Also on this matter, Mrs. Valérie Tankink, head of Unit in the Directorate-General for Maritime Affairs and Fisheries (DG MARE) of the European Commission, highlighted the current efforts being made by DG ENVI and DG MARE to coordinate their work, and the advances being done for programming the funds together with member states in the different sea basins.

Other important mentions that arose during the session were the ongoing review of the Marine Strategy Framework Directive, which will be open to public consultation soon, and the progress being made in the implementation of the Biodiversity Strategy 2030 to set nature restoration targets, both commented by Ms. Manfredi.

The EUROPARC perspective

The debate underlined same points that are very important for Marine Protected Areas, such as the need of tackling the marine environmental issues and biodiversity lost through  holistic approach, embracing land and sea as a whole. This holistic approach also must be reflected in a greater coherence between policy and actions and between different actors and authorities at all levels.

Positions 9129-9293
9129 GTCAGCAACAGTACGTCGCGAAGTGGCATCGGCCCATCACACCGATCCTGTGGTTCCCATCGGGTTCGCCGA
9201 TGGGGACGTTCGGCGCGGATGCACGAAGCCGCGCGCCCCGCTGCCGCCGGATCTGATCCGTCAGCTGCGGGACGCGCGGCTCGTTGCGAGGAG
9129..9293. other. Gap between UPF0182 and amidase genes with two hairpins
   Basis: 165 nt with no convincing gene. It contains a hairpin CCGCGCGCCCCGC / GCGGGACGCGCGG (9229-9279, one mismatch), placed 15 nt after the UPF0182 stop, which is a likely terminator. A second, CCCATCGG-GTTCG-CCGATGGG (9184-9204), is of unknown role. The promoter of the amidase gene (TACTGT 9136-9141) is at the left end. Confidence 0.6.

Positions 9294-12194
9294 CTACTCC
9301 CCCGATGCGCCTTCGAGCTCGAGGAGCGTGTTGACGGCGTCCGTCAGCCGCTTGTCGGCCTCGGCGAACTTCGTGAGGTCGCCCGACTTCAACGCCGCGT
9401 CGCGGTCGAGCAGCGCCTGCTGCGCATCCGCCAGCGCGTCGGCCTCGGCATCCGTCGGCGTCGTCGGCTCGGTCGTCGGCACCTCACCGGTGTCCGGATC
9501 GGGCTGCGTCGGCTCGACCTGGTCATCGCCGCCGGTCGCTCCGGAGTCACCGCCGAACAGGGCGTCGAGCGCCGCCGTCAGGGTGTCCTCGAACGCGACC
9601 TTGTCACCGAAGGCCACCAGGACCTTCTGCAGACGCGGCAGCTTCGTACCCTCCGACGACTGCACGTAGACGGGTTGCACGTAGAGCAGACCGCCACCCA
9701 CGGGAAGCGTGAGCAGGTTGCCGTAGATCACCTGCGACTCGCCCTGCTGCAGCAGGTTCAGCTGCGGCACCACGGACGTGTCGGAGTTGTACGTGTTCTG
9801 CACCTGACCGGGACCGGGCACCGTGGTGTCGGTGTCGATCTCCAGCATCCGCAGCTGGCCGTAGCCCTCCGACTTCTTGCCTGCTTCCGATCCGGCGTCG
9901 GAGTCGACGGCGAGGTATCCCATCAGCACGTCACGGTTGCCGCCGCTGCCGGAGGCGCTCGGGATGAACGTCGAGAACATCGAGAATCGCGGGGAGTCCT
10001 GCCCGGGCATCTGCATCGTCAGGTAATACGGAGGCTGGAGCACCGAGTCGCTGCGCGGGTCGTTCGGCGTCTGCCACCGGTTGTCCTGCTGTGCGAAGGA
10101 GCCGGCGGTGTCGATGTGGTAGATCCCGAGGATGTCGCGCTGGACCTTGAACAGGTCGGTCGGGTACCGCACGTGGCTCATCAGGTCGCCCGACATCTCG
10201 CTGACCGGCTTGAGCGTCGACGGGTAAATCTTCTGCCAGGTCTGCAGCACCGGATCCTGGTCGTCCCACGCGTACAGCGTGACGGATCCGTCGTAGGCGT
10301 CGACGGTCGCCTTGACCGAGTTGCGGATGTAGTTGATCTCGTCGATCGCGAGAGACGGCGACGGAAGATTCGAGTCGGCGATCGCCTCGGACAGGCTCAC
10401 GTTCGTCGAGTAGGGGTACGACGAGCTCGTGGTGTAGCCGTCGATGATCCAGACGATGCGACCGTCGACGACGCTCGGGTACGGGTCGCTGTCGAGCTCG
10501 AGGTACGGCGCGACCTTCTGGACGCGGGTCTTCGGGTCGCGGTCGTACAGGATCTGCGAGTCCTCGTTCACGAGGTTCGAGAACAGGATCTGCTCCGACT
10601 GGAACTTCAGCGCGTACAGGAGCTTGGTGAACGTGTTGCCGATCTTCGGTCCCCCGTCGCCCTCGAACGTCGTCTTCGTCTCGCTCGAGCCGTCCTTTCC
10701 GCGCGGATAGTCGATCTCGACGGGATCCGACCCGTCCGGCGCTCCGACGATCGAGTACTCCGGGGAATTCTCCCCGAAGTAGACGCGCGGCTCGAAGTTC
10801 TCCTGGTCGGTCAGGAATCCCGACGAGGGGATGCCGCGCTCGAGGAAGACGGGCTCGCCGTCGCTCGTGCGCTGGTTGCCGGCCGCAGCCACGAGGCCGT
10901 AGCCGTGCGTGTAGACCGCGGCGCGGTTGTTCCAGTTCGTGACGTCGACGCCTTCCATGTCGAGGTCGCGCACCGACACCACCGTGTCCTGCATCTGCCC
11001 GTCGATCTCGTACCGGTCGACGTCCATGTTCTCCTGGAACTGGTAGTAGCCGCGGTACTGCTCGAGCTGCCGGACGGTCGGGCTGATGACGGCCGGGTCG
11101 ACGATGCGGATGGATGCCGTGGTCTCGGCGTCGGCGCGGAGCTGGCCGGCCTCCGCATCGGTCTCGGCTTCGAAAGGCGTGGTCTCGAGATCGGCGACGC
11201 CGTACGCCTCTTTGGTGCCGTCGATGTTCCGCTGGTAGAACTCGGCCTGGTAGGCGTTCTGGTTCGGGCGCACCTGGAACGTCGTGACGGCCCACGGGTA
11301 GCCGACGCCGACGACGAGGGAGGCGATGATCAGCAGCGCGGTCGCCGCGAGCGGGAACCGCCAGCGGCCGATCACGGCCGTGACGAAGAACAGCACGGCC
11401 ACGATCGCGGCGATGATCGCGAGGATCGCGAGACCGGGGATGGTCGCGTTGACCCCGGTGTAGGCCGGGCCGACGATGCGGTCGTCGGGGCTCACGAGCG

On the other hand, our success in achieving the EU Biodiversity Strategy 2030 targets on time, especially those referring to the expansion of the protected surface and effective management of MPAs, will rely on increasing the amount of dedicated human resources and funds to achieve the good control and effectiveness needed

In many cases, MPAs can be efficient even when certain fisheries and tourism are allowed within their boundaries. Reaching an effective management implies, among other factors, the implementation of an effective zoning scheme the implementation of enforcement measures and the establishment of partnership with business and local fishermen, being the later a critical point. For all of these actions, specific funds are needed.

Additional information

You can find other news about the report “Marine environment: EU protection is wide but not deep” or download the full report here.

The recording of the event is available here